Montezuma Castle, A Major Attraction Near Sedona Arizona
It's not a castle... and Montezuma was never here!
Nestled into a limestone recess high above the flood plain of Beaver Creek in the Verde Valley stands one of the best preserved cliff dwellings in North America. This five-story, 20-room cliff dwelling served as a "high-rise apartment building" for prehistoric Sinagua Indians over 600 years ago. Early settlers to the area assumed that the imposing structure was associated with the Aztec emperor Montezuma, but the castle was abandoned almost a century before Montezuma was born.
With heightened concern over vandalism of fragile southwestern prehistoric sites, Montezuma Castle became a major factor in the nation's historic preservation movement with its proclamation as a national monument. The Castle was described in the December 1906 establishment proclamation as "of the greatest ethnological and scientific interest."
Montezuma Castle National Monument encompasses 826 acres and supports a highly diverse flora. In spite of the small sizes of the Castle and Well Units, together they support 379 species of plants and about 15 plant associations. This is an impressive amount for a semiarid upland area with less than 12 inches of precipitation per year. Yet the monument is highly disturbed because of prehistoric, historic and current human actions.
This five-story, 20-room cliff dwelling served as a "high-rise apartment building" for prehistoric Sinagua Indians over 600 years ago.
Human use of the Montezuma Castle region has been documented since prehistoric times. Ancient Hohokam and Sinagua people practiced extensive agriculture at both units beginning as early as 1200 years ago. They installed irrigation systems, harvested crops, and built communities.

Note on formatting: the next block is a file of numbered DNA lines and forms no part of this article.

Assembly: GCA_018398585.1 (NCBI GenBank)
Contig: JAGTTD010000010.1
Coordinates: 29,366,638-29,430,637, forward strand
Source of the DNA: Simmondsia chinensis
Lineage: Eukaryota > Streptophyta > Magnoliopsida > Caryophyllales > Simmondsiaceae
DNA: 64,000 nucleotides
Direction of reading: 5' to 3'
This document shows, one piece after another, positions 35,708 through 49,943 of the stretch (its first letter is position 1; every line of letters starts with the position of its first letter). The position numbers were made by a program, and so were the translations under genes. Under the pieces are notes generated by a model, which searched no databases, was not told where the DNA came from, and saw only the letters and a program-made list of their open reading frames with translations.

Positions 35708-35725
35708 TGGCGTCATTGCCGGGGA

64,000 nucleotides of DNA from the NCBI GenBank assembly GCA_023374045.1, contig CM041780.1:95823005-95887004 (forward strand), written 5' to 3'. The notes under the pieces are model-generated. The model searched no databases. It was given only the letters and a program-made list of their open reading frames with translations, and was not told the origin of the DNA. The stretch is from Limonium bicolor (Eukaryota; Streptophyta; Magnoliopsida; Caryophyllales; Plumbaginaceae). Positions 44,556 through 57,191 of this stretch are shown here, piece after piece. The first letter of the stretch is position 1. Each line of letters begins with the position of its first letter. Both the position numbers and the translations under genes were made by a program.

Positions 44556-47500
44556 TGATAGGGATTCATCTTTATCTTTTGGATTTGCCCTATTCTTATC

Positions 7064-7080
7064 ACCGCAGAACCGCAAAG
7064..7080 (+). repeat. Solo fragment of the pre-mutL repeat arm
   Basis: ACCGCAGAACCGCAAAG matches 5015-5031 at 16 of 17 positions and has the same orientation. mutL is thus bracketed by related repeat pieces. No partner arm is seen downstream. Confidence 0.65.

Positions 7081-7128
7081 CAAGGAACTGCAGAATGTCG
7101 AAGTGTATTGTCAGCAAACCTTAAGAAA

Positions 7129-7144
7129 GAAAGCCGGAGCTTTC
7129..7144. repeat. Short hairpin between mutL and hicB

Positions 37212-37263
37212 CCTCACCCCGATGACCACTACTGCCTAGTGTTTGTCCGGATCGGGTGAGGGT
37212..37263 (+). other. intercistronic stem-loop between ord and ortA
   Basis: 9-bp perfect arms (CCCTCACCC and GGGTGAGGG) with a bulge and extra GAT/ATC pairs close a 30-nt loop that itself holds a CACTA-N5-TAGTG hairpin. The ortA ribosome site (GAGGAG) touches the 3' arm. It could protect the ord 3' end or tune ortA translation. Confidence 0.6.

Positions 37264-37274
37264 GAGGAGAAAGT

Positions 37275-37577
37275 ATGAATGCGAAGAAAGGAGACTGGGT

With the decline of the Hohokam and the Sinagua, Native American use and disturbance of Montezuma Castle and its surroundings likewise diminished only to be intensified again with the arrival of European settlers in the mid-1800s. The resulting post-settlement conversion of the landscape to agriculture and urban use continues to the present day.
The physical imprint of post-settlement agrarian and pastoral practices on the landscape is still highly visible. The vegetation of Montezuma Castle remains in the process of recovery and in some instances may never recover to a state which is more or less "natural", that is, one which would greatly resemble central Arizona vegetation types (i.e., plant associations) which had developed largely in the absence of human disturbance. Montezuma Castle National Monument's bottomland vegetation is a prime example.
The mesquite stands located on the Beaver Creek floodplain are relatively young and represent only about 60 years of recovery, at a maximum, from abandoned agricultural fields and pastures. Although mesquite dominates the vegetation's tree layer, dense, self-sustaining and ecologically stable populations of Mediterranean annual grasses and weedy forbs dominate the understory vegetation. Recovery will likely proceed no further due to hydrological changes in Beaver Creek brought about by upstream water diversions and disturbance-induced water table lowering.
The high volume of fine fuels also creates an unnatural fire hazard. Plants typical of upland comminuties and responsive to disturbance, such as snakeweed, are invading and changing the vegetation characteristics of Montezuma Castle's bottomland plant associations. The unit's bottomlands, in essence have become "desertified." Views of the mineral-rich Black Hills to the south, or the red and white sandstone country of Sedona and the basalt-capped palisades of the Mogollon Rim to the north, to the limestone hills of the Verde Valley, the dynamic nature of the Earth's geologic processes is evident in the landforms surrounding the monument.